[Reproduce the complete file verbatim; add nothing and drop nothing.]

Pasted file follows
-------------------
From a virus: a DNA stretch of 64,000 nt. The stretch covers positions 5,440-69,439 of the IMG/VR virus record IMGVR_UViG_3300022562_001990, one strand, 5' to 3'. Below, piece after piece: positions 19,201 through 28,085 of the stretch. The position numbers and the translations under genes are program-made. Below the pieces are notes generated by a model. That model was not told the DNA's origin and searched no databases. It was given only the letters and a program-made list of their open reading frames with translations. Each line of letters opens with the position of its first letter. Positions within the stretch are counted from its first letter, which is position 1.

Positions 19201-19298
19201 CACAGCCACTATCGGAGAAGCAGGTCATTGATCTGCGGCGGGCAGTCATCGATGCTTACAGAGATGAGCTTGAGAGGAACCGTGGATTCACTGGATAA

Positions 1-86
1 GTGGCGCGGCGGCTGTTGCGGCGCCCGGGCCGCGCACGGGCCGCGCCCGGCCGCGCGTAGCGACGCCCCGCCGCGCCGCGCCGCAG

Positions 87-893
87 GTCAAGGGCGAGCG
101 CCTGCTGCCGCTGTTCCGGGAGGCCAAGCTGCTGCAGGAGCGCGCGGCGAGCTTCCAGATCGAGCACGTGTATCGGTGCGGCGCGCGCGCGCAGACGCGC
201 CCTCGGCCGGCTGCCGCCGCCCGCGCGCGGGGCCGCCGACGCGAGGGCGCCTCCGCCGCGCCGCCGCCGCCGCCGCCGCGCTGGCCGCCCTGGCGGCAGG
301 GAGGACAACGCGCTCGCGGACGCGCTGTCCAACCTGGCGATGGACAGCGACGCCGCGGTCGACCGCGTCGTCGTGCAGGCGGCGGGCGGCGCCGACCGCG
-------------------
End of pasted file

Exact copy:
From a virus: a DNA stretch of 64,000 nt. The stretch covers positions 5,440-69,439 of the IMG/VR virus record IMGVR_UViG_3300022562_001990, one strand, 5' to 3'. Below, piece after piece: positions 19,201 through 28,085 of the stretch. The position numbers and the translations under genes are program-made. Below the pieces are notes generated by a model. That model was not told the DNA's origin and searched no databases. It was given only the letters and a program-made list of their open reading frames with translations. Each line of letters opens with the position of its first letter. Positions within the stretch are counted from its first letter, which is position 1.

Positions 19201-19298
19201 CACAGCCACTATCGGAGAAGCAGGTCATTGATCTGCGGCGGGCAGTCATCGATGCTTACAGAGATGAGCTTGAGAGGAACCGTGGATTCACTGGATAA

Positions 1-86
1 GTGGCGCGGCGGCTGTTGCGGCGCCCGGGCCGCGCACGGGCCGCGCCCGGCCGCGCGTAGCGACGCCCCGCCGCGCCGCGCCGCAG

Positions 87-893
87 GTCAAGGGCGAGCG
101 CCTGCTGCCGCTGTTCCGGGAGGCCAAGCTGCTGCAGGAGCGCGCGGCGAGCTTCCAGATCGAGCACGTGTATCGGTGCGGCGCGCGCGCGCAGACGCGC
201 CCTCGGCCGGCTGCCGCCGCCCGCGCGCGGGGCCGCCGACGCGAGGGCGCCTCCGCCGCGCCGCCGCCGCCGCCGCCGCGCTGGCCGCCCTGGCGGCAGG
301 GAGGACAACGCGCTCGCGGACGCGCTGTCCAACCTGGCGATGGACAGCGACGCCGCGGTCGACCGCGTCGTCGTGCAGGCGGCGGGCGGCGCCGACCGCG